Mini Lesson #3: 5 Tips for Holding The Violin in Playing Position

practice tips violin students May 15, 2020
 

Hey everyone,

Today we're covering violin hold, something that a lot of beginners struggle with. 

So many issues— including poor sound or intonation, wrist pain, inability to shift or vibrate—stem from issues with the violin hold. 

A lot of people feel discomfort or even pain when they first hold the violin. This is totally normal and just takes a little self-discovery to find the posture and settings that feel comfortable to you.

So here are my 5 tips for holding the violin in playing position!

 

1. Find Your Shoulder Rest & Setting

Everyone’s body is different, and you need to find the shoulder rest that works best for you.

  • Make sure the shoulder rest is attached properly and pointing in the correct position. 
  • Raise or lower the height to suit the length of your neck
  • Make sure the shoulder rest is flat against your collarbone and sacrum when in playing position. There shouldn’t be any gaps between the foam and your chest.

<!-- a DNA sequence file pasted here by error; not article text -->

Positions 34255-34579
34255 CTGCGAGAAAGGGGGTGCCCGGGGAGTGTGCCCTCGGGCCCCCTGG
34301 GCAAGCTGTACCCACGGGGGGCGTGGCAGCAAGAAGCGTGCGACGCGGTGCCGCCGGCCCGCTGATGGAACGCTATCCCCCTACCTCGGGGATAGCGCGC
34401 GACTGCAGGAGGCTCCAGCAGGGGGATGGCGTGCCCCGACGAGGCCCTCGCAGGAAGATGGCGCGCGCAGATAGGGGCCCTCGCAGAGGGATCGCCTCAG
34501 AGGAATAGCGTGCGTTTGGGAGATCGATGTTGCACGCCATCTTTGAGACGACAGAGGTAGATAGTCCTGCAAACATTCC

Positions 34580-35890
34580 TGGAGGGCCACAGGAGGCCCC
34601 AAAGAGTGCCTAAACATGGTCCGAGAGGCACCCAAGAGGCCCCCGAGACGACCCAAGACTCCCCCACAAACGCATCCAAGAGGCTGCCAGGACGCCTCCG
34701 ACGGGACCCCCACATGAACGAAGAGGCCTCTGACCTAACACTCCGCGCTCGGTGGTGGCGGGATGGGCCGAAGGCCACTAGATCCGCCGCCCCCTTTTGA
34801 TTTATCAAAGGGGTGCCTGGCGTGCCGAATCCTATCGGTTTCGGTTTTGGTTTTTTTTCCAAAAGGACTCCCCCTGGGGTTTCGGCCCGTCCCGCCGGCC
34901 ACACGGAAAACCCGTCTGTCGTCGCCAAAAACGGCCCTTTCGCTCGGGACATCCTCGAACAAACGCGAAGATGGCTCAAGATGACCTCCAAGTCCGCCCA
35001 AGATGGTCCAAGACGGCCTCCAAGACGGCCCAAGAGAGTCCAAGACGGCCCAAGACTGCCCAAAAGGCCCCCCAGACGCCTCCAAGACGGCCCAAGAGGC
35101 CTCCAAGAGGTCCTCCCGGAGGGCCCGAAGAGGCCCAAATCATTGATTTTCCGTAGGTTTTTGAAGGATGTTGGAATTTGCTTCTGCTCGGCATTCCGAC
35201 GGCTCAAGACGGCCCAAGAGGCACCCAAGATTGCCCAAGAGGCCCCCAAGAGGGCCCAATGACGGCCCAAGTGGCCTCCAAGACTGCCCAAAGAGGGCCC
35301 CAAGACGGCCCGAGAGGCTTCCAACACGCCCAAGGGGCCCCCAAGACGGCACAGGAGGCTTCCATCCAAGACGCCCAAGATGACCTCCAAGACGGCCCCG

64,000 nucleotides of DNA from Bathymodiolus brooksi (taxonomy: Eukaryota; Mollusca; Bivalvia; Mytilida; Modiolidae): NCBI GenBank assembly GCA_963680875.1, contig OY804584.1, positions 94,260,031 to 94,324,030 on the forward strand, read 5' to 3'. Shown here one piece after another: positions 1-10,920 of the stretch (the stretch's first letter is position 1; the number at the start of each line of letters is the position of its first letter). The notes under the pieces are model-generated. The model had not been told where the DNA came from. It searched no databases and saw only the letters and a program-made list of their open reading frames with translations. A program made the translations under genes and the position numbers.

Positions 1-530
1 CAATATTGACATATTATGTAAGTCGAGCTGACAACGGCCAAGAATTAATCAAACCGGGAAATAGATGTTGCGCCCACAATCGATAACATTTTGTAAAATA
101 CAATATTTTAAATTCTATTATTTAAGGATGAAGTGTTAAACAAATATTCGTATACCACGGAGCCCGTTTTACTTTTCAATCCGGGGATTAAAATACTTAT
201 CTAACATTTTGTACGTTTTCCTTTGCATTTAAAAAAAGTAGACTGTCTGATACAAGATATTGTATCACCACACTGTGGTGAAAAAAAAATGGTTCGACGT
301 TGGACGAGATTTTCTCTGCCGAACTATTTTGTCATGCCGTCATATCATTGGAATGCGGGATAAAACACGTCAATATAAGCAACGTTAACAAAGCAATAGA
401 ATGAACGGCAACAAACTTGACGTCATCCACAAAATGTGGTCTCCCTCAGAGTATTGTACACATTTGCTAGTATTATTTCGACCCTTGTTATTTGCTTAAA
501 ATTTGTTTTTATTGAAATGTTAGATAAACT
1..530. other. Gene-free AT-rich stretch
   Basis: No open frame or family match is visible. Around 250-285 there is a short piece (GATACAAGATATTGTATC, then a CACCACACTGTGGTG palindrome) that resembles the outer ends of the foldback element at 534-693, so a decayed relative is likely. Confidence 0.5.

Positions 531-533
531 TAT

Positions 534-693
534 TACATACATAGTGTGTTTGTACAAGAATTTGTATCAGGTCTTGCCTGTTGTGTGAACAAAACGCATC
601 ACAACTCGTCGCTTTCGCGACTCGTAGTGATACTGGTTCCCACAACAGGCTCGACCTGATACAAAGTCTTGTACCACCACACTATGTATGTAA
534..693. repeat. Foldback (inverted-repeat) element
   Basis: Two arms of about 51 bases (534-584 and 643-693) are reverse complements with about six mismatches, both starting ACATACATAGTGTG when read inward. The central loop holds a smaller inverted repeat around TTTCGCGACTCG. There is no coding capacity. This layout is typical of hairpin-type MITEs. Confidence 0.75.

2. Stand Up

Especially important when we are learning to play from a resource on a computer screen or tablet is to take note of your body position. Standing up is the first and best thing you can do to immediately improve your overall posture!

 

3. Posture

  • Square your shoulders and space your feet a hips-width distance from each other
  • Keep your head up when holding the violin
  • Point the violin scroll to 10 o’clock and keep it horizontal to the floor, or angled slightly up.

 

4. Use your jaw to keep the violin in place 

It’s called a chin rest, but we actually use the “jaw”

  • Turn your violin to the side 
  • Use the bony part of your jaw to hold by hooking it on and over the side of the chin rest. This will give you a better grip without losing posture points.
  • Make sure not to tilt your head over to the side, using your cheek or chin.

  

5. Keep Your Left Hand Loose and Free

  • Make sure you’re not relying on your left hand to hold up the instrument! 
  • Practice keeping your violin in playing position and letting go with the left hand altogether, without letting the violin slip out from under your jaw.
  • While you play, make sure you don’t let go with your jaw and shoulder. This can happen when we’re focused on the music that we slip into bad habits!

 


Do you have another violin hold issue that I didn't cover? Let me know in the comments!

 

Happy practicing,

Nicolette

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